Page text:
Once speed measurements are obtained using two or more sensors, that information may be correlated to uncover additional information related to the system. For example, the speed measurements may be correlated to determine rotational direction, whether the body is standing still, etc. In another example, one sensor's data may be used to measure the speed, while the second sensor's data may be used to measure displacement or vibration. These two measurements may then be correlated to uncover any trends or patterns. This may be particularly beneficial in the maintenance of rotating machinery when diagnosing or preventing a potential problem. The system may also output different types of information based on the signal generated by each sensor. For example, the signal data from one sensor may be used to generate a speed or acceleration measurement, while the signal data from a second sensor may be used to calculate displacement or vibration of the machinery.

In an alternative embodiment, data from a single sensor may be used to derive different types of measurements using each processing path. For example, vibration may be calculated by the acquisition unit 6.2 and speed may be calculated by the timer/count 6.1. The sensor input signal is derived, for example, from a rotating shaft with a trigger mark on it. As such, the sensor input signal combines both vibration information and trigger information, as shown in FIG. 4. The constant low-level vibration information in the signal will be recognized as noise and can be separated from the pulses, which may be used to calculate speed. The first trigger level (or the input signal itself) may be adjusted so that the edge of the spike in the input signal is recognized as a pulse. These spikes occur as a result of the rotation of the shaft past the sensor. In FIG. 6, the vibration information has been removed and only the spikes or pulses are left. The timer/counter 6.1 can use this signal to derive speed. On the other hand, the same signal may be fed to the acquisition unit 6.2 to calculation vibration information. Using digital signal processing, various routines, such as simple filtering or linear interpolation, may be applied to eliminate or reduce the trigger pulses in the original signal, as shown in FIG. 5. FIG. 7 shows the same signal data as shown in FIG. 5 after being interpolated and filtered. Using this information, the vibration characteristics of the rotating body can be determined by the acquisition unit 6.2.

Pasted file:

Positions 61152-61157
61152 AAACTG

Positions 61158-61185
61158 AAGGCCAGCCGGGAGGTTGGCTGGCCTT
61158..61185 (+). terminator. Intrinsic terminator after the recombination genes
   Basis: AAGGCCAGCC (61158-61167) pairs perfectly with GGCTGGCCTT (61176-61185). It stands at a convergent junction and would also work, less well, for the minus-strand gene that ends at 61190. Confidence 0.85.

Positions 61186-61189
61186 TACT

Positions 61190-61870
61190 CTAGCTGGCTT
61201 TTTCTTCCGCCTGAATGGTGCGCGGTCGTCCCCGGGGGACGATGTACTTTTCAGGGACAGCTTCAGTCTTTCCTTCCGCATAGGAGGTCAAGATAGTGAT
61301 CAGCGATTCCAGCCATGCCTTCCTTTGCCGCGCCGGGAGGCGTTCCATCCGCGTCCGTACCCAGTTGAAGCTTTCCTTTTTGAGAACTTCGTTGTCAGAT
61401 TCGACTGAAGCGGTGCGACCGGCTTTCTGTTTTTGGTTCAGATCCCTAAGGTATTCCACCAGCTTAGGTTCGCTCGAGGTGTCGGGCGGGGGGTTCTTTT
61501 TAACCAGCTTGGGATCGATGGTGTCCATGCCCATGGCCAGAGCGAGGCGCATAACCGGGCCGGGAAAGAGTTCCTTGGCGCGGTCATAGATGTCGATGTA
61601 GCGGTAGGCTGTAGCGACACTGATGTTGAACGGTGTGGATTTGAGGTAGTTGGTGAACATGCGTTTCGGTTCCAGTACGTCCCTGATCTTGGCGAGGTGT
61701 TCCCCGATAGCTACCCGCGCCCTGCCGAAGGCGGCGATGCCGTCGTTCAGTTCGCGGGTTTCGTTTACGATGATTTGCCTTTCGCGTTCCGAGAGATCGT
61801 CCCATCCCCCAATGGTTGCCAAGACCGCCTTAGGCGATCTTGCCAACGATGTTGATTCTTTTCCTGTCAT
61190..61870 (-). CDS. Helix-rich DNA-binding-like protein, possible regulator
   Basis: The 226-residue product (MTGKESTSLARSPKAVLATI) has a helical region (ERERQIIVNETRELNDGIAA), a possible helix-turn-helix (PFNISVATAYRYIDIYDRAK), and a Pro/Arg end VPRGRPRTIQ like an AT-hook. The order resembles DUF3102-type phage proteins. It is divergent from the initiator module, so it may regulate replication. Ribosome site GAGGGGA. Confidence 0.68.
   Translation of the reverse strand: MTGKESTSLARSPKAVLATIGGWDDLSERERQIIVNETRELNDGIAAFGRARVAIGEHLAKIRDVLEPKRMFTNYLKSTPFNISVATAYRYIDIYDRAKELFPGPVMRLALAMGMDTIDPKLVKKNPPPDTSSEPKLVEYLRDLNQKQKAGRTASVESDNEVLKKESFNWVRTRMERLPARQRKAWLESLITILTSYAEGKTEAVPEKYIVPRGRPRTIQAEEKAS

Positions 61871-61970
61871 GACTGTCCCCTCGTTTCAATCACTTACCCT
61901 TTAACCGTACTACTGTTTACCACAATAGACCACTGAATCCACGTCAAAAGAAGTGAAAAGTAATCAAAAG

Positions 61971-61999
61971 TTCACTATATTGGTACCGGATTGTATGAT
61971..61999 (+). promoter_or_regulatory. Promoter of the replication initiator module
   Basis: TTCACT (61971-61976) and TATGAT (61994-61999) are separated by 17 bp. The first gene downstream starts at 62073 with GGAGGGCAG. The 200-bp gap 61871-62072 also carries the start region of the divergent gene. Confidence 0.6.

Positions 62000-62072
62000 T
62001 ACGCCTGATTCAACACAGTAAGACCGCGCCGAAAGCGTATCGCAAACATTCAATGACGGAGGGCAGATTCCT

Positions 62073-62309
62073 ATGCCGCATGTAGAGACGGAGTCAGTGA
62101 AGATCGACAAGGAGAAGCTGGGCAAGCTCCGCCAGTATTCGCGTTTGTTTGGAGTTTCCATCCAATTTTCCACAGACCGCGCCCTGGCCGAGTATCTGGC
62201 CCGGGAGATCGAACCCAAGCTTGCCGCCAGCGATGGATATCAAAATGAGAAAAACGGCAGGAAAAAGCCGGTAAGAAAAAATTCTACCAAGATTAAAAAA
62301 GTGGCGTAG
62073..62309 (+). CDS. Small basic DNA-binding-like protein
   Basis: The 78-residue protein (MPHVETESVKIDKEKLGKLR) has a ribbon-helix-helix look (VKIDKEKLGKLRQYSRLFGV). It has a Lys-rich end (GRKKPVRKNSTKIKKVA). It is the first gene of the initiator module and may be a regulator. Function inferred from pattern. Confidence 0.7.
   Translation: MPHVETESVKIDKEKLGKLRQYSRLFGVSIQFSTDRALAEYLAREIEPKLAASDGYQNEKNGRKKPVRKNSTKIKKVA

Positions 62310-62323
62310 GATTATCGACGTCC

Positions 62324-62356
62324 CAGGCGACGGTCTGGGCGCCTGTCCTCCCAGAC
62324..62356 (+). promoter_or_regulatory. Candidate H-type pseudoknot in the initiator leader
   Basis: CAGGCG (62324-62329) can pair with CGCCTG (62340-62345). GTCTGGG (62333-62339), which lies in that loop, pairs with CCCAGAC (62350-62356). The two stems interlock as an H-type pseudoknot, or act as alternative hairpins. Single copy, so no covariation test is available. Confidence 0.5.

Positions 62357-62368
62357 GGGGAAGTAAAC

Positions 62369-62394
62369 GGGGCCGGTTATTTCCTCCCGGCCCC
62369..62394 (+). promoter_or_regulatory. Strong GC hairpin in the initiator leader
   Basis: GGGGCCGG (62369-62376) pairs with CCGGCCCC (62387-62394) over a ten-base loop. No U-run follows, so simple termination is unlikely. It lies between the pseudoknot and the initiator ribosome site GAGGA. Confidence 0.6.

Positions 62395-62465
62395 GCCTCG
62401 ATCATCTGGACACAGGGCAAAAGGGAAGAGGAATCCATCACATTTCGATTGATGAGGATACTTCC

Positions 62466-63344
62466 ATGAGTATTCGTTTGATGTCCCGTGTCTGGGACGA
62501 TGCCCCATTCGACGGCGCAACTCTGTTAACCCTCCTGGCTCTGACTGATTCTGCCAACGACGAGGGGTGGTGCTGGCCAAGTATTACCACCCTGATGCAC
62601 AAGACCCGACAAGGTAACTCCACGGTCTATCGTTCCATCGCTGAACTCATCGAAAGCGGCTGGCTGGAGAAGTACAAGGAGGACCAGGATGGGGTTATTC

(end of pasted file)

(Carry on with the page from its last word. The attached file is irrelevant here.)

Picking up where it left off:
The system provides a digital pulse out generator 6.4, which is used to generate an output pulse signal. In most cases, the output signal represents the speed of the rotating equipment. However, the signal may be modified to provide the duty cycle of the equipment.